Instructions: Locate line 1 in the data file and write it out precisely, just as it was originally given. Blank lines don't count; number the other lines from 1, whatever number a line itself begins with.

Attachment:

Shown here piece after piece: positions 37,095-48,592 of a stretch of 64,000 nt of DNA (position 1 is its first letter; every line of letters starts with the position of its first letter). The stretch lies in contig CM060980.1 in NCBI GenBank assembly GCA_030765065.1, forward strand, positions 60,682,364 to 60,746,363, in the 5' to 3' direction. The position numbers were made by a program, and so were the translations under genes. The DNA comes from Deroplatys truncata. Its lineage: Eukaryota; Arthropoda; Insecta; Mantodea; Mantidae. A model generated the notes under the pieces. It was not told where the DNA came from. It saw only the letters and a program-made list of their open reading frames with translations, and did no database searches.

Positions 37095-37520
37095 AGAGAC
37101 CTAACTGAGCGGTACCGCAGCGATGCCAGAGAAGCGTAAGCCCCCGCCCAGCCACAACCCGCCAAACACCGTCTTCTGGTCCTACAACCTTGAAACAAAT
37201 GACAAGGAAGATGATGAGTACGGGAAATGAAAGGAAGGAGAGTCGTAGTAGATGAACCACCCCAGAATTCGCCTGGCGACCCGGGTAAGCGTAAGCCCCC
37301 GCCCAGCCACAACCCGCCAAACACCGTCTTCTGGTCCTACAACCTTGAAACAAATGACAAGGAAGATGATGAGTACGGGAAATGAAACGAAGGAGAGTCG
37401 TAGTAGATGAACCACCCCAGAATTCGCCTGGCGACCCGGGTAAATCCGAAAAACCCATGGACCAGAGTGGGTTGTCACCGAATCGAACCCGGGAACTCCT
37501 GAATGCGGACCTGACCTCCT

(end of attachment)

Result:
Shown here piece after piece: positions 37,095-48,592 of a stretch of 64,000 nt of DNA (position 1 is its first letter; every line of letters starts with the position of its first letter). The stretch lies in contig CM060980.1 in NCBI GenBank assembly GCA_030765065.1, forward strand, positions 60,682,364 to 60,746,363, in the 5' to 3' direction. The position numbers were made by a program, and so were the translations under genes. The DNA comes from Deroplatys truncata. Its lineage: Eukaryota; Arthropoda; Insecta; Mantodea; Mantidae. A model generated the notes under the pieces. It was not told where the DNA came from. It saw only the letters and a program-made list of their open reading frames with translations, and did no database searches.